Belief in itself is also very essential, in order to feel you must have a judgement of something you believe is true either by experience or by some good reasons. For example descartes Gives an example with fear by stating that "if this figure is very strange and frightful-that is, if it has a close relationship with the things which have been formerly hurtful to the body, that excites the passion of apprehension in the soul and then that of courage, or else that of fear and consternation according to the particular temperament of the body or the strength of the soul, and according as we have to begin with been secured by defence or by flight against the hurtful things to which the present impression is related. (25). Some People like goldie doesn't agree that a emotion is one and the same with emotions but rather as goldie claims that "The relation between an emotion and the beliefs involved is not a contingent one; that is to say, there are conceptual relations between an emotion and the beliefs which ground it. (20). Some who also agrees that beliefs are important as Nussbaum does think that the beliefs are much more one with the emotions. as Nusbaum states "there is something marked in the intentional perceptions and the beliefs characteristic of the emotions: they are all concerned with value, they see their object as invested with value" (276). Sometimes we might believe somethings but can't identify our emotions. The bbeliefs and thoughts are essential here, when we are lost for a explanation for what we feel, we need only look in to our rrationality to get us started. As goldie claims that "It is often through detailed consideration of the thoughts which can be involved in an emotion that we come to see what sort of emotion it is that we are experiencing; this is what is profoundly right about the view that the emotions are intentional" (24).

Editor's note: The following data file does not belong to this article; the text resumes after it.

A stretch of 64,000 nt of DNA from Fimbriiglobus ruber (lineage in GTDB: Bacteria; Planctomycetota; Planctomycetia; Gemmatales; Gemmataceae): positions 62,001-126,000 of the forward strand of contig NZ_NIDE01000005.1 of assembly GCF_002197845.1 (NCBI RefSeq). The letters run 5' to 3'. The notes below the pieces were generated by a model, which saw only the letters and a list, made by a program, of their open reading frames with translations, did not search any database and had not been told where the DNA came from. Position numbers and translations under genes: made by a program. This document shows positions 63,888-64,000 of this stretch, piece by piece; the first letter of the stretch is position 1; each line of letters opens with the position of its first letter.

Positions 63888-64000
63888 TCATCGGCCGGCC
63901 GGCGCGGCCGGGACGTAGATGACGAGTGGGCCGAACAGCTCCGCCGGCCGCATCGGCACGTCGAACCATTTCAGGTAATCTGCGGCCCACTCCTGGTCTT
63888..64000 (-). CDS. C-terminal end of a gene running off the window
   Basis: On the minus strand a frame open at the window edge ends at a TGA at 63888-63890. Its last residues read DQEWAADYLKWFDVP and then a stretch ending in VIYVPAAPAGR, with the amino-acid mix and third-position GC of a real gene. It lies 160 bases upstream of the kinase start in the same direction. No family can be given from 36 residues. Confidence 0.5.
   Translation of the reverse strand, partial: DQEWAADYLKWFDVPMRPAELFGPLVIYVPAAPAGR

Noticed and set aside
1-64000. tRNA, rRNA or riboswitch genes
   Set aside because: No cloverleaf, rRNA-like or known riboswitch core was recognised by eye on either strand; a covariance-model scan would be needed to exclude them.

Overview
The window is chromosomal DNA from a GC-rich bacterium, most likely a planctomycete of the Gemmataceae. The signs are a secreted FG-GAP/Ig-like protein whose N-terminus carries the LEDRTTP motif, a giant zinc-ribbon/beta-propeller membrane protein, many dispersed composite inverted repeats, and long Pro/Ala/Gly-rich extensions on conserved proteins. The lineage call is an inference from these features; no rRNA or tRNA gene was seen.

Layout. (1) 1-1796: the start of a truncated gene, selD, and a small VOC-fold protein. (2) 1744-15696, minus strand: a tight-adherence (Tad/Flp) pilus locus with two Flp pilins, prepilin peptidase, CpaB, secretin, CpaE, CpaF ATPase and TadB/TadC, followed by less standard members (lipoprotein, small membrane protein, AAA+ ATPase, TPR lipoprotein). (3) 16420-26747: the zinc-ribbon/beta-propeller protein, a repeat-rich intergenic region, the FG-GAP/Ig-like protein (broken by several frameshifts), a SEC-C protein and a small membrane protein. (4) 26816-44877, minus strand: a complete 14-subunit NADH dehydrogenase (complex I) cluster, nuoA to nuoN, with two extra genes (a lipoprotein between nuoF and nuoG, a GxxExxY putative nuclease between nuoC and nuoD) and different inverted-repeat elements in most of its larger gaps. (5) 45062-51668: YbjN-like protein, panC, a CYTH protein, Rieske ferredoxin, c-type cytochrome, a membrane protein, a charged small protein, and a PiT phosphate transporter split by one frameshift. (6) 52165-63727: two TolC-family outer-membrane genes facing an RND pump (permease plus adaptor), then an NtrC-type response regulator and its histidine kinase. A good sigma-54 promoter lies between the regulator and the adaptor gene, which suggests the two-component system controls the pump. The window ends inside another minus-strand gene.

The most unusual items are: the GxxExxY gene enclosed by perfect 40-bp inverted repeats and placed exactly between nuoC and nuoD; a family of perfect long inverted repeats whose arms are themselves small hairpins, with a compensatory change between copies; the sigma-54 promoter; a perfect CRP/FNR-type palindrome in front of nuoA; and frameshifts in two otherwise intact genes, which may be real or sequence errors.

WE must involve these feeling towards aspects of emotions as they help explain things as was demonstrated. But as goldie points out rightly that we should not forget the feeling part of feeling towards. As goldie explains that "feelings, and in particular feelings towards the object of the emotion, are central to emotional experience, and to exclude these feelings from an explanation of emotion or of action out of emotion is to over-intellectualize them" (41).
The judgements all play in to a story of our lives called a narrative, which consists of different episodes and events, along with our thoughts and emotions. These events are a continuous sequence. Goldie explains this by explaning that "Emotional experience is, in this sense, more like the unfolding of events in history than a sequence of events in nature" (145). These things that are part of our narrative is not necessarily and most of the time not part of the emotion, though emotions is certainly also part of the sequence. Some things as goldie states such as "The actions which we do out of an emotion, and the various ways of expressing an emotion, are also seen as part of the same narrative, but not themselves as part of the emotion itself" (13). None of these things can be separated from the narrative, and still make sense, by itself, Looking At a narrative will give a basis for all that is in one's narrative, especially emotions. Goldie points to this by pointing out how this integratedness of the emotions "tends to get forgotten in discussion of how one can understand and explain a person's emotions, as if an emotional experience or a disposition can be understood and explained by detaching it from the narrative in which it is embedded, and holding it up for examination as one might hold up a section of bone tissue in a laboratory" (16). Aristotle also makes similar claims but additionally points out that one must tell emotions in a convincing narrative to bee believed by saying "It is clear that in his speech the orator must create m his audience a temperament suitable for anger and establish his adversaries as those to be held liable for what makes his audience anger and as the sort of men at whom they should be angry" (9). In this way emotions all lead back to a narrative and connect to one and is inseparable from one.
In conclusion. Our feelings are not just bodily unthinking and instinctual movements and feelings that we must act upon by a process of unconsciousness. I hope that we mean more than such trivial things, and we are which, is why feelings are so cognative and why it is all so woven in to a narrative structure.